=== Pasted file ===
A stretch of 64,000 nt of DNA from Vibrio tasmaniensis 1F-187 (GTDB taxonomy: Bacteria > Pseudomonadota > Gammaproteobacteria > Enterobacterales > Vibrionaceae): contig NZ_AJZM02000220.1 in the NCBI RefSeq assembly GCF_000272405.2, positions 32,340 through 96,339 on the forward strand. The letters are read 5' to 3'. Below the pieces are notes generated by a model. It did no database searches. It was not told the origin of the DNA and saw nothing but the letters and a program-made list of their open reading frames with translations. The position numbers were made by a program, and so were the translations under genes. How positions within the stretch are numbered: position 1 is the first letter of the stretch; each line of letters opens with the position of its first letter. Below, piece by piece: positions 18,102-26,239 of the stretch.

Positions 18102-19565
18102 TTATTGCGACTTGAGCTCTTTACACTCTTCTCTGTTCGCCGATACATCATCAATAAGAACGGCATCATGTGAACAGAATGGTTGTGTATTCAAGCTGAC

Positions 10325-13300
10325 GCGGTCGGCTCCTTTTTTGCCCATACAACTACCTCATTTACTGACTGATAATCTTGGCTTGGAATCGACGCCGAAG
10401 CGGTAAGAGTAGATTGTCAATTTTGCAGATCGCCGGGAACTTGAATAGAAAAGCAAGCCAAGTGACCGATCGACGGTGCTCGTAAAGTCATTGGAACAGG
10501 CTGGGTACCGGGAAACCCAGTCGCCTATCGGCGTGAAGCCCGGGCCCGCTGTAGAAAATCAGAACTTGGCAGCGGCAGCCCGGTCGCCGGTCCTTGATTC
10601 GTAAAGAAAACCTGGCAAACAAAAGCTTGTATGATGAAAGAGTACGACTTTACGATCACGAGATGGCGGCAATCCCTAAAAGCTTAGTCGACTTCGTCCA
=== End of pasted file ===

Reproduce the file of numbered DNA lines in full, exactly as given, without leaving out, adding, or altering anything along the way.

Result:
A stretch of 64,000 nt of DNA from Vibrio tasmaniensis 1F-187 (GTDB taxonomy: Bacteria > Pseudomonadota > Gammaproteobacteria > Enterobacterales > Vibrionaceae): contig NZ_AJZM02000220.1 in the NCBI RefSeq assembly GCF_000272405.2, positions 32,340 through 96,339 on the forward strand. The letters are read 5' to 3'. Below the pieces are notes generated by a model. It did no database searches. It was not told the origin of the DNA and saw nothing but the letters and a program-made list of their open reading frames with translations. The position numbers were made by a program, and so were the translations under genes. How positions within the stretch are numbered: position 1 is the first letter of the stretch; each line of letters opens with the position of its first letter. Below, piece by piece: positions 18,102-26,239 of the stretch.

Positions 18102-19565
18102 TTATTGCGACTTGAGCTCTTTACACTCTTCTCTGTTCGCCGATACATCATCAATAAGAACGGCATCATGTGAACAGAATGGTTGTGTATTCAAGCTGAC

Positions 10325-13300
10325 GCGGTCGGCTCCTTTTTTGCCCATACAACTACCTCATTTACTGACTGATAATCTTGGCTTGGAATCGACGCCGAAG
10401 CGGTAAGAGTAGATTGTCAATTTTGCAGATCGCCGGGAACTTGAATAGAAAAGCAAGCCAAGTGACCGATCGACGGTGCTCGTAAAGTCATTGGAACAGG
10501 CTGGGTACCGGGAAACCCAGTCGCCTATCGGCGTGAAGCCCGGGCCCGCTGTAGAAAATCAGAACTTGGCAGCGGCAGCCCGGTCGCCGGTCCTTGATTC
10601 GTAAAGAAAACCTGGCAAACAAAAGCTTGTATGATGAAAGAGTACGACTTTACGATCACGAGATGGCGGCAATCCCTAAAAGCTTAGTCGACTTCGTCCA